Study finds air pollution is more likely to make you sick than inherited risk factors (genetics)
04/04/2018 // Lance D Johanson // Views

Researchers from the Ontario Institute for Cancer Research have found a relationship between gene expression and environmental toxins. Their research adds to the field of study called epi-genetics, which means there are external and environmental factors governing genetic expression. In other words, inherited genes do not have the ultimate say over a person’s health destiny. Environmental factors can change DNA. See the full study at

After analyzing 1.6 million data points from biological specimens, health questionnaires, and environmental datasets, the researchers concluded that respiratory diseases aren’t necessarily the result of bad genetic ancestry. The pollutants in the air are more likely to alter one’s gene expression, causing chronic disease. (Related: Science bombshell as new research confirms non-genetic inheritance factors are carried through multiple generations.)

To investigate the role of pollutants in causing chronic disease, the researchers looked to the Canadian Partnership for Tomorrow Project (CPTP) which differentiates environmental, lifestyle, and genetic factors involved in the development of chronic diseases. The researchers linked environmental information in Quebec to signatures of deep alteration in gene expression from participants.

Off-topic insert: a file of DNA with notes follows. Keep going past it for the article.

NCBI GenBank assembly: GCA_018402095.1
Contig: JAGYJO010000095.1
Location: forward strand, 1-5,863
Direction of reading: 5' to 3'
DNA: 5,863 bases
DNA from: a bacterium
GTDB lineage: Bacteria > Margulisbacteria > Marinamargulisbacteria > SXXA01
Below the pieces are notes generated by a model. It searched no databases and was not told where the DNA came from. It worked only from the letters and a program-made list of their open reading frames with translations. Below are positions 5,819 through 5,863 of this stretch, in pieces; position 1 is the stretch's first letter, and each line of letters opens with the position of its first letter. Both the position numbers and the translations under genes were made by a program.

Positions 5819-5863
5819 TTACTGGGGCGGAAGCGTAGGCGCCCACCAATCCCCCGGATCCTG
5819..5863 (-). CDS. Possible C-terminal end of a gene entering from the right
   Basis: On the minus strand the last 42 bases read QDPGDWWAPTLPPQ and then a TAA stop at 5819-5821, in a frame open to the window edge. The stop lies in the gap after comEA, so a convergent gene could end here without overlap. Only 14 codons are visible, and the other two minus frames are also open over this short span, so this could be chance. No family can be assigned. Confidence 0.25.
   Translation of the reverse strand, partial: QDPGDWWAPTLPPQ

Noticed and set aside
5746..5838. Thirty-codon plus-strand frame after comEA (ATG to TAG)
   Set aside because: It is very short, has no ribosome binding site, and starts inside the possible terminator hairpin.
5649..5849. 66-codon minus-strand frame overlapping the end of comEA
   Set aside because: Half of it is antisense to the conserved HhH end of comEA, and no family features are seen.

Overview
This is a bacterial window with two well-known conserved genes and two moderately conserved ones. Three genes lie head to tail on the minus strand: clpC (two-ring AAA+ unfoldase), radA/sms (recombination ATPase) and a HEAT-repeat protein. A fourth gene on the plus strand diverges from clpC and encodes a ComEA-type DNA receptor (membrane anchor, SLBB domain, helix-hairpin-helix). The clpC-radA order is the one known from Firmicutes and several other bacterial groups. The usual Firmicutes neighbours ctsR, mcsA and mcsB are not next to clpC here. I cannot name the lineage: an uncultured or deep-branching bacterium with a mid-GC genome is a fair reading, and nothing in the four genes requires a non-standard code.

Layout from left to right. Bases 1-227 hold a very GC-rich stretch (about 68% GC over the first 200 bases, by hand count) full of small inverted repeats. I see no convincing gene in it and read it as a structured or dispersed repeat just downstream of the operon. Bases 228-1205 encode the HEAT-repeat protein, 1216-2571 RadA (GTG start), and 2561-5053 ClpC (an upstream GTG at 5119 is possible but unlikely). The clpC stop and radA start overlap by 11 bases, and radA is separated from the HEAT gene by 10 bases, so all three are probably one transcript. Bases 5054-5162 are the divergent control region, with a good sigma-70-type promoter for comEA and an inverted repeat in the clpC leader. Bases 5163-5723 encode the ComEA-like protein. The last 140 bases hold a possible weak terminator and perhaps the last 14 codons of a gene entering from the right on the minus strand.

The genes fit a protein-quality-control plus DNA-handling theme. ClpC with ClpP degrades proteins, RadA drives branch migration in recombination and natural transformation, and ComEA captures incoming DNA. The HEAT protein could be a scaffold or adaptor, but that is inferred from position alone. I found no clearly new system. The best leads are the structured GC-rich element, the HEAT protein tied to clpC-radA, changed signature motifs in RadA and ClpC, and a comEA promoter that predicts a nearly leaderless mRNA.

"We were surprised to find that we were able to stratify genetic ancestry within Quebec, identifying individuals whose descendants were from Montreal versus Saguenay for example," said the study’s senior author, Dr. Philip Awadalla. "This helped us to show how most gene expression is not derived by ancestry, and that environmental exposures associated with living in a particular city or region are more impactful on gene expression associated with disease traits than heritable variation."

For example, gene expression for oxygen pathways and respiratory function were directly affected by higher levels of particulate matter and nitrous dioxide in Saguenay. This led to higher incidence of chronic obstructive pulmonary disease and asthma.

The researchers also identified genetic variants in people. These variants control gene expression, but these variants respond differently when exposed to different pollutants/stimuli. Not all genes interact with environmental exposures in the same way. Some genetic variants help modulate or adapt a person's response to pollution.

The real quest is identifying and eliminating the pollutants that manipulate genetic expression in humans. (For more research on how pollutants affect genetic expression and cause disease, visit Pollution.News.)

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